Rolex Submariner – The Exhibition
We have previously written about Rolex’s own exhibition that has been shown several places in the world already. Given their peaking interest in the Rolex steel models, quite a few enthusiasts were likely eagerly anticipating a live look at this exhibition at this year’s fair.
Rolex had built the exhibition with walls shaped like the links on the Submariner Oyster Bracelet, which forms an “S-shaped”-corridor with information boards on each side. They had combined traditional boards with interactive displays, and some models of the Submariner were also available to have a look at, though only through a glass window.
The exhibition was probably smaller than many expected, and the information boards contained a lot of facts already known to most enthusiasts. It was also a disappointment that no watches were available to try on your own wrist. As most retailers report on waiting lists around the country, a hands-on would probably be most welcome by many. All in all, the Rolex exhibition was good enough for those who wanted to get to know Submariner as a model, but we must admit we had far higher expectations. An opportunity to try the actual watches and an opportunity to talk about the Submariner with proper Rolex professionals would have completely changed the experience for the better. The general impression among the visitors seemed to agree with us that the whole Rolex-experience was a bit disappointing.
All the way at the back of the museum, Urmaker Bjerke had set up their own little watchmaker workshop, complete with friendly and professional watchmakers ready to answer any questions from the audience. The opportunity to look at the intricate parts housed in a mechanical watch was a popular part of the event for many visitors. If desired, you could also test your own watch to see if it was running as well as it should or if it was in need of an overhaul.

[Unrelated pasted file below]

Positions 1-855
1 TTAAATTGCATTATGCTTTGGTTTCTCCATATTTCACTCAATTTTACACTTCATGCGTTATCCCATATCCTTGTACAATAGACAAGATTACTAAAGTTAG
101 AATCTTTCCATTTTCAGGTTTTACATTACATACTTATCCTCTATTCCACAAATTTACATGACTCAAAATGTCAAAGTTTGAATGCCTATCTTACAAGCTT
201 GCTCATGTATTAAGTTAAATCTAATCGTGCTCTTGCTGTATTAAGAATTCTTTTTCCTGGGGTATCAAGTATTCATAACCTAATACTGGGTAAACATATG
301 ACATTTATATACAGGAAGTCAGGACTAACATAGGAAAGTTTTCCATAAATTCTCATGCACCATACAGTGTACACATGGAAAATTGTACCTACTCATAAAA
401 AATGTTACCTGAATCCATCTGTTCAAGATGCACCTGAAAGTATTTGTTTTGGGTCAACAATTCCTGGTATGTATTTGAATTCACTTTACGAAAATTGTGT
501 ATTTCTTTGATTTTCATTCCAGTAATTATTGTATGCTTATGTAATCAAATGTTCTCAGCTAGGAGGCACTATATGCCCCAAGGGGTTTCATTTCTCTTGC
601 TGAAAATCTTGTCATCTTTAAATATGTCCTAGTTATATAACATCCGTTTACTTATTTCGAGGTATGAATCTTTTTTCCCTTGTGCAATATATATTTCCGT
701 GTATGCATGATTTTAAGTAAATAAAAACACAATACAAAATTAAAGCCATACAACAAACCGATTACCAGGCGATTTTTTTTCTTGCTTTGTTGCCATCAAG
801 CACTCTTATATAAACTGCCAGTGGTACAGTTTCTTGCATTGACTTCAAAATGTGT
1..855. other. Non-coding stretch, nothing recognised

In the watchmaker’s shop Urmaker Bjerke had also brought a workbench, tools and watch movements from a bygone era, effectively showing some of the historical roots of the watchmaker profession. The watchmakers themselves spent hours and hours answering questions, which was arguably a real gem of the fair.
There have been few watch-related fairs in Norway except the «TID»-fair organized by Protid. Exhibitions like Oslo Watch Fair uniquely allow visitors to interact with other watch aficionados, as well as the brands and their specialists. Being able to try the watches on your arm, get a feel and see the details with your own eyes is truly different from studying pictures. Mixing it all with the social setting, meeting enthusiasts from websites and facebook-groups makes a unique experience.
Halvor Bjerke stated before the show that they hoped the fair would be well received by the visitors, making this a recurring event every few years. According to our information, ticket sales were very good and everyone we talked to seemed extremely pleased with what the fair had been able to offer in its first year. Hopefully, this will be enough for a second edition within a few years time. Halvor Bjerke and the rest of his team deserve a lot of credit for making a watch fair of this size, complexity, and quality here in Norway, and we do look forward to the next one!
Founder and Ex-Editor of Horae.no! Passionately interested in watches and the work that goes into creating the mechanical masterpieces. Writes news, reviews, and thoughts about the Norwegian watch market.